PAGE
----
Shares in Nordic IT services vendor TietoEnator slumped 15% after the company’s second-quarter results revealed an unexpected drop in net profit.
For the three months to the end of June, TietoEnator reported net profit of 5.0m euros ($6.9m), down from 17.4m euros ($24.0m) in the same period the previous year, on revenue that grew 5.4% to 434.2m euros ($599.4m). The dip in profitability was partly due to restructuring expenses totaling 3.3m euros ($4.6m) and capital losses of 4.9m euros ($6.8m) relating to the divestment of parts of the company’s banking and insurance business in Germany.
According to TietoEnator, higher labor and subcontracting costs also had a negative impact on profit levels. The company added: In some parts of the solution-based business profitability suffered from loss-making delivery projects and high development costs.
Following its poor second-quarter performance, TietoEnator said that reaching its full-year operating profit guidance of 124m euros ($171.2m) would be difficult. Restructuring and related costs are expected to exceed the 12.4m euros ($17.1m) reported in 2006, while TietoEnator is also struggling to turn around its struggling banking and insurance and healthcare business units.
Revenue from the banking and insurance division fell on an organic basis during the quarter and the business made an operating loss of 7.6m euros ($10.5m), compared to a profit of 4.9m euros ($6.8m) in the same period the previous year. The healthcare and welfare segment also made a loss on sales that fell 5%.
On a brighter note, TietoEnator’s largest division, telecom and media, looks to have bounced back from its terrible start to the year. The operation reported an operating profit of 12.5m euros ($17.3m), up from 7.7m euros ($10.6m) in the second quarter of last year, on revenue that grew 21% to 162m euros ($223.6m).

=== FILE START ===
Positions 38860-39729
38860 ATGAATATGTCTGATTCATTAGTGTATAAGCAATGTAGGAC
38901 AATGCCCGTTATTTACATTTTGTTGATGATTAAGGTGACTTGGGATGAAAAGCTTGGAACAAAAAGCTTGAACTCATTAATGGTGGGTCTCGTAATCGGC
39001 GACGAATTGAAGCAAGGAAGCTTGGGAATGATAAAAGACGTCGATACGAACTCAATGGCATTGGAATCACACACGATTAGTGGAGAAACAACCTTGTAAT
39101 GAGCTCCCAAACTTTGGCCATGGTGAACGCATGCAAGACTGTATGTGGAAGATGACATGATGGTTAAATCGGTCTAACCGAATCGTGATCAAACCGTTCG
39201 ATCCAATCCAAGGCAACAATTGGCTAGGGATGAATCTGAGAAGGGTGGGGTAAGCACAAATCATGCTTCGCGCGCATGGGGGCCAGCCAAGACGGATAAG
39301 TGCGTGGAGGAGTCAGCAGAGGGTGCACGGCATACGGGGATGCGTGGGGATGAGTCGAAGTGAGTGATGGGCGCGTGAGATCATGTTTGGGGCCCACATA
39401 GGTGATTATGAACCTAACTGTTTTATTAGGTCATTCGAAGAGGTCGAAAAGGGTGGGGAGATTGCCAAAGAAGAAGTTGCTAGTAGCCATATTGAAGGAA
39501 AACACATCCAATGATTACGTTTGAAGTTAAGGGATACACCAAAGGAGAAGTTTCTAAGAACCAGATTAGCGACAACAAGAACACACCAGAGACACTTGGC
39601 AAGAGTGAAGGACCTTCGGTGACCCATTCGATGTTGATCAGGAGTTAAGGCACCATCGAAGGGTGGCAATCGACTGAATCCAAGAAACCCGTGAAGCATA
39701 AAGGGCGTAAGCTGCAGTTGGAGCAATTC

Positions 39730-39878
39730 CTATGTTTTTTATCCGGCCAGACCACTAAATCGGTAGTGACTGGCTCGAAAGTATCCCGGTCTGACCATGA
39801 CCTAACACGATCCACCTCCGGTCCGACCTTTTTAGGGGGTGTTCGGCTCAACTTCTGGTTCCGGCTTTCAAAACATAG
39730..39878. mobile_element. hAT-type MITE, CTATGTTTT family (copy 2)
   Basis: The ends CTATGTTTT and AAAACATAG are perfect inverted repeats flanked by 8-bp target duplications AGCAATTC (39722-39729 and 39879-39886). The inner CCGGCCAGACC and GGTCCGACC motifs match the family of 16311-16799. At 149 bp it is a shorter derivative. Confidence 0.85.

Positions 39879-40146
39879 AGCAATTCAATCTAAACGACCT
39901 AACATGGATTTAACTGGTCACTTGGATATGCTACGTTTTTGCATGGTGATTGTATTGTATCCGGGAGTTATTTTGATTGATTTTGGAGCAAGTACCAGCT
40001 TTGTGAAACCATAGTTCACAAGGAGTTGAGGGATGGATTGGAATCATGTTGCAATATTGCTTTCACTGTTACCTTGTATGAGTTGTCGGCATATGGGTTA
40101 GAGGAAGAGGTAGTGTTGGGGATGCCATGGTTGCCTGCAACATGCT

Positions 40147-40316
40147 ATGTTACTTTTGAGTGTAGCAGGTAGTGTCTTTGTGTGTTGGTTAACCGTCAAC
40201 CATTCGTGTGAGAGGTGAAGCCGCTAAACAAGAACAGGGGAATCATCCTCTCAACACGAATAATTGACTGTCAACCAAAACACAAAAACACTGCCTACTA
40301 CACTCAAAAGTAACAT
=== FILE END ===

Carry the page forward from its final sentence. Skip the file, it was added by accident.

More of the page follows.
After a solid performance in the first three months of the year, TietoEnator looked to have bounced back from a difficult 2006. However, its second quarter performance suggests that serious underlying problems persist and the company was forced to admit that it would struggle to meet full-year earnings targets.
TietoEnator said that higher labor costs had been at least partly responsible for the fall in its profit level, with collective agreements in Finland and Sweden expected to increase pressure on salaries going forward. The company is attempting to relieve some of this pressure by moving work to lower cost locations such as Poland, the Czech Republic and Belarus, but this might be a case of too little, too late.
Indian outsourcing vendors are rapidly increasing their presence in the Nordic region and winning contracts with customers such as stock exchange group OMX and Danske Bank. The most notable move came just over 12 months ago, when Wipro acquired Finnish mobile telecom software development firm Saraware. TietoEnator will need to ramp up its presence in low-cost locations, and quickly, if it is remain competitive against the Indian giants.